Children who suffer a relapse of aggressive cancer known as neuroblastoma have small chances of survival. However, a group including researchers at Karolinska Institutet in Sweden have now shown that DHODH blockers, which are well-tolerated in humans, can cure neuroblastoma in mice if administered in combination with chemotherapy. The study, published in the journal JCI Insight, paves the way for clinical trials of this combination therapy.
Neuroblastomas are tumors of nerve tissue that are typically diagnosed in very young children, normally before the age of two. The disease affects some 15 to 20 children in Sweden annually and is the deadliest form of cancer in infants. This new study shows that the protein DHODH (dihydroorotate dehydrogenase), which is involved in metabolism and DNA synthesis, also performs a key role in boosting the tumor growth of aggressive neuroblastomas.
“Through targeted treatment with specific DHODH blockers, we show in different cell and animal studies that cancer cells die and that tumors stop growing,” says Ninib Baryawno, senior researcher at the Department of Women’s and Children’s Health, Karolinska Institutet, and one of the study’s corresponding authors. “This is very promising, as DHODH blockers have been shown to be well-tolerated in clinical trials for other disorders.”
Potential to Improve Survival
When the researchers combined DHODH blockers with chemotherapy already in use for the treatment of children with neuroblastoma, they succeeded in curing mice with an aggressive variant of the disease.
“This combination therapy should be tested clinically as it has the potential to improve survival in children with neuroblastoma,” says Baryawno. “This is sorely needed since the chances of survival on relapse are unfortunately small with current treatments.”
The study was conducted in close collaboration with researchers at the Massachusetts General Hospital and the Harvard Stem Cell Institute in the USA. David Sykes, one of the senior authors in Boston, commented:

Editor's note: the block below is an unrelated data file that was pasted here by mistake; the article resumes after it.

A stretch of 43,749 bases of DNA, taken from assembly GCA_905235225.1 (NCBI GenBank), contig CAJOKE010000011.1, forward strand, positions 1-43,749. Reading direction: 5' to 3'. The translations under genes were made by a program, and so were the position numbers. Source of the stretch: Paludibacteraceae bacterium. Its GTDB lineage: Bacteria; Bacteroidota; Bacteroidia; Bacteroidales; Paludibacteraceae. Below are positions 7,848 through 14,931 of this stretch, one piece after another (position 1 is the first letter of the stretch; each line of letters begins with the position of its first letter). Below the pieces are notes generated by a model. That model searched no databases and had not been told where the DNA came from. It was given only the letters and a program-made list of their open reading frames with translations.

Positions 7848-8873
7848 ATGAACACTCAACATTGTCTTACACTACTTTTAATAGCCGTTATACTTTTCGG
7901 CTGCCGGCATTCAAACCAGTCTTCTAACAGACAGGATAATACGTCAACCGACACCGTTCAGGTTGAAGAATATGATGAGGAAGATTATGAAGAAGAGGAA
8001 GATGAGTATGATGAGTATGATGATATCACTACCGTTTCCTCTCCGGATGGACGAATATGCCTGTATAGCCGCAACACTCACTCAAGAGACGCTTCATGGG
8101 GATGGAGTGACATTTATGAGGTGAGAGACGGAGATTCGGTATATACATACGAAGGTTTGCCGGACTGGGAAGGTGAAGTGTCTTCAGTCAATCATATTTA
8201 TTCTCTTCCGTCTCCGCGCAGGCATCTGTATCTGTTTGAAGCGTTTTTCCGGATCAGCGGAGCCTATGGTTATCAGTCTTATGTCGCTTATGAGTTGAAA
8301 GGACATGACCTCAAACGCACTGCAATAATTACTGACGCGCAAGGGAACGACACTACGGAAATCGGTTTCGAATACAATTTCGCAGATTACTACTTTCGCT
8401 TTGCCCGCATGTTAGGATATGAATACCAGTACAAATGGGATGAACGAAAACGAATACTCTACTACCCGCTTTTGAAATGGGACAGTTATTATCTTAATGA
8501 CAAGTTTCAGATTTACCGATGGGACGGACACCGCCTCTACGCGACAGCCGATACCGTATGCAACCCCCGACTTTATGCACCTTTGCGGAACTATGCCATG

“This is an exciting finding with the real potential to help patients. It also highlights the importance of international collaboration.”
Analyzing patient data from over 600 children with neuroblastoma, the researchers found that tumors with high levels of DHODH are more aggressive and deadly. They then treated cell cultures and mice with a specific DHODH blocker called Brequinar.
Weakens the Tumor’s “Motor”
When the researchers analyzed the gene expression in the tumors, they found that Brequinar reduces the activity of the MYCN gene, one of the “motors” that drive tumor growth. However, after treatment, the tumors began to grow again. This prompted the researchers to combine Brequinar with chemotherapy, which proved to be a recipe for success that cured the diseased mice.
“Neuroblastoma is a disease that begins very early in development, even at the fetal stage,” says joint first author Thale Kristin Olsen, a researcher at the Department of Women’s and Children’s Health, Karolinska Institutet, and the Department of Immunology, Genetics and Pathology, Uppsala University. “The next step of our research is to find out why the DHODH protein is so critical to tumor growth.”
The study was financed by the Swedish Childhood Cancer Foundation, the Swedish Research Council, the Swedish Cancer Society, the Cancer Research Funds of Radiumhemmet, and the Wenner-Gren Foundations. One of the corresponding authors, David B. Sykes, is co-founder of and shareholder in Clear Creek Bio, consultant for and shareholder in SAFI Biosolutions and consultant for Keros Therapeutics. No other conflicts of interest have been reported.